Moroccan diplomats #7 : Jawdar ben Abdellah, the Saadi dynasty’s Portuguese ambassador

Appointed by Saadi sultan Mohammed esh-Sheikh es-Seghir, Jawdar ben Abdellah was Morocco’s first full ambassador to England. He met King Charles I in 1637 to conclude an agreement in favor of the dying dynasty.

Jawdar ben Abdallah, Saadi sultan Mohammed esh-Sheikh es-Seghir's ambassador to England in 1637./Ph. DR
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In 1637, Jawdar ben Abdellah was appointed as Morocco’s ambassador to England by one of the latest Saadi sultans, Mohammed esh-Sheikh es-Seghir. Portuguese diplomat Jawdar was sent to the European Kingdom to restore Moroccan-European diplomatic relations and maintain trade with England.

In his book «Essays on Unfamiliar Travel-Writing: Off the Beaten Track» (Cambridge Scholars Publishing, Jan 6, 2017), American historian John Bulter described Jawdar Ben Abdellah as a «distinguished military man of Portuguese origins».

Jawdar «arrived at the court of Charles I in 1637, and was, like Ben Massoud before him, accorded celebrity treatment», reported Bulter. The latter indicates that the Saadi diplomat was «the first full ambassador from Morocco».

Saadi sultan Mohammed esh-Sheikh es-Seghir./Ph. DRSaadi sultan Mohammed esh-Sheikh es-Seghir./Ph. DR

The same idea was backed by L. P. Harvey in his book «Muslims in Spain, 1500 to 1614» (University of Chicago Press, May 16, 2005), writing that Jawdar «caused quite a stir in London society». Harvey even referred to the fact that «reports survive about him in the London Gazette», one of the official journals of record of the British government, and the most important among such official journals in the United Kingdom.

The political situation in Morocco

Away from London, and most precisely in Morocco which was partially ruled at the time by the Saadi dynasty, the reasons why Jawdar was appointed an ambassador to England were very important to sultan Mohammed esh-Sheikh es-Seghir.

Historical sources suggest that after the death of Moulay Zidan Abu Maali, known as the embattled sultan of Morocco, the Saadi dynasty was almost collapsing, having enemies inside and outside the Kingdom.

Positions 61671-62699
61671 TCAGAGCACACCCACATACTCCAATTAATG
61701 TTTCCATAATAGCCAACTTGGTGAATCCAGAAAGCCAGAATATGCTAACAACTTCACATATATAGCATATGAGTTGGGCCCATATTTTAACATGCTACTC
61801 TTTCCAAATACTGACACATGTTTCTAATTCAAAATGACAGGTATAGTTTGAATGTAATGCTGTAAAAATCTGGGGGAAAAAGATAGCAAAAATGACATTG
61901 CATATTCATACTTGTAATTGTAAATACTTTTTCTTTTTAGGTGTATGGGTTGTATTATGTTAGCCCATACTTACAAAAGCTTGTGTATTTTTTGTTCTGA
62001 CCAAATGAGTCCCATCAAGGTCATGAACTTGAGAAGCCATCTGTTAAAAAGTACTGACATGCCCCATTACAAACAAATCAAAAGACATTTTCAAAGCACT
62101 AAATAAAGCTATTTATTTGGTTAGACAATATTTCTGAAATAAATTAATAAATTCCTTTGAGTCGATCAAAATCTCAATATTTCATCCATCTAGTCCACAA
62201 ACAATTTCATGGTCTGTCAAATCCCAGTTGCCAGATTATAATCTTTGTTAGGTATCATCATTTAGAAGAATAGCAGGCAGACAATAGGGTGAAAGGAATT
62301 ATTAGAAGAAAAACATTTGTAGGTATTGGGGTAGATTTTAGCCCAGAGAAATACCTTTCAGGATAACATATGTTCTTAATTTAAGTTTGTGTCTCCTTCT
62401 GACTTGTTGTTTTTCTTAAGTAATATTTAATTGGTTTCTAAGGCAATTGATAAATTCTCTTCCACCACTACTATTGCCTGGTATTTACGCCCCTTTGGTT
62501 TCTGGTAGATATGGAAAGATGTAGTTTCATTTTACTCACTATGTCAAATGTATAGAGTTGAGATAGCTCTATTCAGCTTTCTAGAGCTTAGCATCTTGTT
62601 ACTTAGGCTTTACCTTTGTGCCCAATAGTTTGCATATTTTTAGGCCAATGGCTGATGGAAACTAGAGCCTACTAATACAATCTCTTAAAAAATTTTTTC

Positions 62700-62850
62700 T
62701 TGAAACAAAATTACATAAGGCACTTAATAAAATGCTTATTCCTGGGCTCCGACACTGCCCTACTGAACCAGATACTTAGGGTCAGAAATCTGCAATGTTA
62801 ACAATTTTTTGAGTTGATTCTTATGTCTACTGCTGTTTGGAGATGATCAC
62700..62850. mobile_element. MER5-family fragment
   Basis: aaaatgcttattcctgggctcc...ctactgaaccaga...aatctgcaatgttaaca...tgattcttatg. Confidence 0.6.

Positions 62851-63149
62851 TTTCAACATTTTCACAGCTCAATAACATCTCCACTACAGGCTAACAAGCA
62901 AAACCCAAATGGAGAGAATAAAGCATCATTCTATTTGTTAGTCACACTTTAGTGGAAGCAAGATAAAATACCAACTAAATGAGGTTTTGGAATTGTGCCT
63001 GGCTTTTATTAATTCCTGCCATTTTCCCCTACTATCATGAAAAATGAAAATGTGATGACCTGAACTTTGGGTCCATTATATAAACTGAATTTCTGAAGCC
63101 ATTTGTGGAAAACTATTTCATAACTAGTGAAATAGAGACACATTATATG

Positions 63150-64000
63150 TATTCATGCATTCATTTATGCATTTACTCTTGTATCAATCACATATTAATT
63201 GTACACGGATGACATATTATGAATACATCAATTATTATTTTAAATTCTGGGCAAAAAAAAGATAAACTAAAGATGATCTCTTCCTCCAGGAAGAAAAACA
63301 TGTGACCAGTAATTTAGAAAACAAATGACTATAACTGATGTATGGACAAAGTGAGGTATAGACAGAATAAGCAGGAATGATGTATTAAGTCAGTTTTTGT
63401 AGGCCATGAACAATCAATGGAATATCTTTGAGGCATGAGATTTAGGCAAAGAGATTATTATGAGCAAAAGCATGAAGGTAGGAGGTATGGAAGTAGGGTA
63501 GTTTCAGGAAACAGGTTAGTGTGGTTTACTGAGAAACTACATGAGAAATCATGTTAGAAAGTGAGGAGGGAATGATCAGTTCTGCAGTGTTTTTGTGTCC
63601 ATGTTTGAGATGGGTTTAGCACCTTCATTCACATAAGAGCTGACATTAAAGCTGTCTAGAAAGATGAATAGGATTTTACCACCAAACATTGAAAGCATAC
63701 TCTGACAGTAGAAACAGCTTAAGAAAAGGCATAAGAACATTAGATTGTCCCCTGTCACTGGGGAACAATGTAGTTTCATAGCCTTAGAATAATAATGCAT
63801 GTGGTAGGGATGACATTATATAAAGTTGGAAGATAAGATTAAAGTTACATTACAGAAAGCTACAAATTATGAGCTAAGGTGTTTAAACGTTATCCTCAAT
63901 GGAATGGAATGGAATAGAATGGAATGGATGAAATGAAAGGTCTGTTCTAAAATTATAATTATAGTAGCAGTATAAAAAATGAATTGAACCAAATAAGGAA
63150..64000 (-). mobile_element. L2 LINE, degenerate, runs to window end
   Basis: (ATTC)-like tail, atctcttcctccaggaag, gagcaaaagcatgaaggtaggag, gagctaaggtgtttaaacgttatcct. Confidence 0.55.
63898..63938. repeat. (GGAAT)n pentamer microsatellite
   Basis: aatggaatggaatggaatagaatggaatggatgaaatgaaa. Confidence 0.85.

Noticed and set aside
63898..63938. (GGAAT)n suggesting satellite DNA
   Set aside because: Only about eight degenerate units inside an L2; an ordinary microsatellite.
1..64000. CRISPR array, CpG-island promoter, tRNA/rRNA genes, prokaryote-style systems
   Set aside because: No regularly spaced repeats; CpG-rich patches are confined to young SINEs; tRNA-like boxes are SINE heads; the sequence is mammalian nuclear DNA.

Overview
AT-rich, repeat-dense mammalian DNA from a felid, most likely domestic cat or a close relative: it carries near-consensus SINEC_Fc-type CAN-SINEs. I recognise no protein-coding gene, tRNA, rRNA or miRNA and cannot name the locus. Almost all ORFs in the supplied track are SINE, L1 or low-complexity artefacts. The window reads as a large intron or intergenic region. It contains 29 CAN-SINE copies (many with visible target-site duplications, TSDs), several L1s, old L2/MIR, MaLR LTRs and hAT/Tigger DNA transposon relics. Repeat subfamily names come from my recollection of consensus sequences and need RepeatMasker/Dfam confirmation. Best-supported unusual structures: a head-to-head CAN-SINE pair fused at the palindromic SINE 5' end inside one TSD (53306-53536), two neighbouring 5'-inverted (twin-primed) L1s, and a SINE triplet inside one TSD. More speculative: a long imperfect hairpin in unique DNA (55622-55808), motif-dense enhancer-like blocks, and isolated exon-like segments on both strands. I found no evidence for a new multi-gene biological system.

In 1613, Zidan Abu Maali’s son Abdel Malik ben Zidan ascended the throne but he was assassinated in unknown circumstances. His brother Al Walid ben Zidan reigned for five years, and just like his predecessor, was murdered by French renegades on February 1636 leaving room for Mohammed esh-Sheikh es-Seghir.

A collapsing dynasty

Es-Seghir’s reign was marked by a series of difficulties including several revolts that led later to the rise of the Alaouite dynasty in Tafilalt. Ruling over Marrakech and Fes, the sultan sought the help of European countries to strengthen his already vulnerable situation.

Surrounded by internal conflicts, Mohammed esh-Sheikh es-Seghir was counting on Jawdar to convince England’s King Charles I into helping the dying sultanate defeat its enemies.

Indeed, once in England Jawdar managed to conclude an agreement with King Charles I, prohibiting England from having trade relations with Agadir, Massa, and Essaouira, cities that were not controlled by the Saadi sultan.

King Charles I./Ph. DRKing Charles I./Ph. DR

Signing the agreement, King Charles I promised to provide the sultan with battleships when needed, reports «Souss, the Sahara’s Gateway» a book by Abdelaziz Ben Abdellah.

According to the same source, Jawdar’s diplomatic mission has taken a dramatic turn, especially when England did not stick to the agreement’s terms and conditions.

Fearing competition, English vessels maintained business with Agadi, Massa and Essaouira which made the sultan think that his ambassador Jawdar was a traitor.

The sultan sent a different ambassador to England to question the English about the agreement they failed to respect and Jawdar disappeared completely without a trace.

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